The speakers offered valuable advice to build relationships with everyone involved in your business from your competition to your clients to your superiors. Networking is key to businesses, especially smaller-owned ones.

“Don’t look at your business for today, today’s gone, plan for the future,” Girard said.

With memories and hardships filling their voices, the women shared a more personal side on how they have attempted to balance running a company and a life.

“It’s never well-balanced, but there’s hope,” Girard said.

Girard and Horton greatly emphasized the need to remain optimistic and strong-willed.

“You have to be able to laugh or you will be in tears every day,” Horton said.

After the event finished, the audience still continued chatting in small groups, handing out business cards and enjoying the company.

“Everyone takes away different parts and pieces,” said Amanda Gonzalez, director of development for the college of business and public management at the University of La Verne and campus liaison.

Carmela Reyes, Merit System Process career coach and founder of her business ClicknFit. Inc., said she benefited from not only the topics discussed but the contacts she made from the gathering.

Many of the audience members valued the wealth of ideas and inspirational testimony.

“Events like these promote the sharing of ideas,” said Ruby Simpson, senior adviser of Sperry Van Ness, commercial real estate advisers, and board member of WILD.

Describing Girard and Horton as “live wire women” and “true pioneers,” Renée Cabourne, certified senior adviser for Cabourne and Associates, and WILD board member, found the speakers inspiring.

“Some women still think they need to be housewife,” Reyes said. “But they don’t have to be a housewife, and they don’t need to be the head of a corporation, they just have to do what they really want to do.”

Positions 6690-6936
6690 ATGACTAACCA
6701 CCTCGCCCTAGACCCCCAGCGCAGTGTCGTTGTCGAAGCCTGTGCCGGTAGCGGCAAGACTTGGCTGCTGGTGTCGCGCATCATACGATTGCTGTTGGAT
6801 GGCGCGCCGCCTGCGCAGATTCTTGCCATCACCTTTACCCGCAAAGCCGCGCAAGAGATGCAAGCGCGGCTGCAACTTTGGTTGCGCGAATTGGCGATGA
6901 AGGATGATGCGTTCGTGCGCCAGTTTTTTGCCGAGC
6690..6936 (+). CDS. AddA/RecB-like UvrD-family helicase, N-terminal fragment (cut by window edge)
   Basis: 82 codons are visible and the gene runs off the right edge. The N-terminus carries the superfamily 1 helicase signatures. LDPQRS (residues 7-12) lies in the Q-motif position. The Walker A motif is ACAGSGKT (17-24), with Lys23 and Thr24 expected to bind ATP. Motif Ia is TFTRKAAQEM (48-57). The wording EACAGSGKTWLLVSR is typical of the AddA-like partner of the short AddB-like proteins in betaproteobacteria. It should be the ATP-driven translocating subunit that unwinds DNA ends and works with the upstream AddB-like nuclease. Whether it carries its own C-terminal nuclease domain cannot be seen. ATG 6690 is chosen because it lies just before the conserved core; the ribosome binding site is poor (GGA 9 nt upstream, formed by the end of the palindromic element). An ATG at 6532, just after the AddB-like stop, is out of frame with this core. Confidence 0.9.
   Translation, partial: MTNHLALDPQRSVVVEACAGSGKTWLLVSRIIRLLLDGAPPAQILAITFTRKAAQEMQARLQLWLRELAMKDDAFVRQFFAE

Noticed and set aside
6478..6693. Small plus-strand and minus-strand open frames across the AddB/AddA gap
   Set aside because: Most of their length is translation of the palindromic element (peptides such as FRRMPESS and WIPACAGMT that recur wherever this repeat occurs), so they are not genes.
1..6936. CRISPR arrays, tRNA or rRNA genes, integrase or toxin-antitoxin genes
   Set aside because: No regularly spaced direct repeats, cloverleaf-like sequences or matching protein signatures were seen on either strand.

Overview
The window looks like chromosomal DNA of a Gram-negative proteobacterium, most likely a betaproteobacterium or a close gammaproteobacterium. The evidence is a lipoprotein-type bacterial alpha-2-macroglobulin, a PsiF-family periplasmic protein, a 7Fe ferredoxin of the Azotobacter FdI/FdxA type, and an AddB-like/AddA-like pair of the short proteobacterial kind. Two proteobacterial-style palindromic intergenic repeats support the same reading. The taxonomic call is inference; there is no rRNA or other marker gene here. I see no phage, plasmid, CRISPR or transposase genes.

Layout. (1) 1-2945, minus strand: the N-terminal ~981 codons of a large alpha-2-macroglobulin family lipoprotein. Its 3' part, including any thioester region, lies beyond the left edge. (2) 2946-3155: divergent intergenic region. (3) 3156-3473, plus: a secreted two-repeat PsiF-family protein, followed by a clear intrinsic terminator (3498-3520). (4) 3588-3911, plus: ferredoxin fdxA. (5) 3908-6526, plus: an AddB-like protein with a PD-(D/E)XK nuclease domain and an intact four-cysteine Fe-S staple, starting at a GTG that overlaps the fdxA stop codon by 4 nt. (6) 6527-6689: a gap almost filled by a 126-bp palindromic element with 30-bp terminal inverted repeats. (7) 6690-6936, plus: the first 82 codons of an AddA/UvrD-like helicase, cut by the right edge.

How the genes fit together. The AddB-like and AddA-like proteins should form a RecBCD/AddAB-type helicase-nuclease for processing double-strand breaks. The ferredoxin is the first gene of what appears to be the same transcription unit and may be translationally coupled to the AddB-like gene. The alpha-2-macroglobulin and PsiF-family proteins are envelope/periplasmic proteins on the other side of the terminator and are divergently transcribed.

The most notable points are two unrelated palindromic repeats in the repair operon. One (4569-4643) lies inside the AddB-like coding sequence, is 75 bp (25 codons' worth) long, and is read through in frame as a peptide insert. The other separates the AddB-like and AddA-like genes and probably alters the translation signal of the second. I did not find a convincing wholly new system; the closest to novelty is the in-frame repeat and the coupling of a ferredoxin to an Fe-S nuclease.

Although the audience was mostly professional businesswomen, the group encouraged students to take advantage of the program’s opportunities. Not only could a student hear from real-life working professionals, but make valuable contacts in the field.

“The contacts they make today can last forever,” Cabourne said. “Most students do not think of the next step after graduation, and this is how they build a network.”

“ULV has same opportunities as USC; you just have to reach out and grab it,” Simpson said.

In its first year of planning, WILD was an initiative dreamt by the Dean of the College of Business and Public Management Gordon Badovick and serves as an adjunct program to ULV.

The program seeks to increase the number of women in the business world and mentor to their professional development.

WILD’s first program, titled “CATFIGHT! Women on Boards … The Debate!” on Sept. 20, focused on the cause, effects and potential solutions to the issue of a lack of women serving on boards and commissions.

The speaker series will continue on Nov. 8 looking at women in non-traditional executive positions. The event’s location has yet to be determined.

Nicole Knight can be reached at nknight@ulv.edu.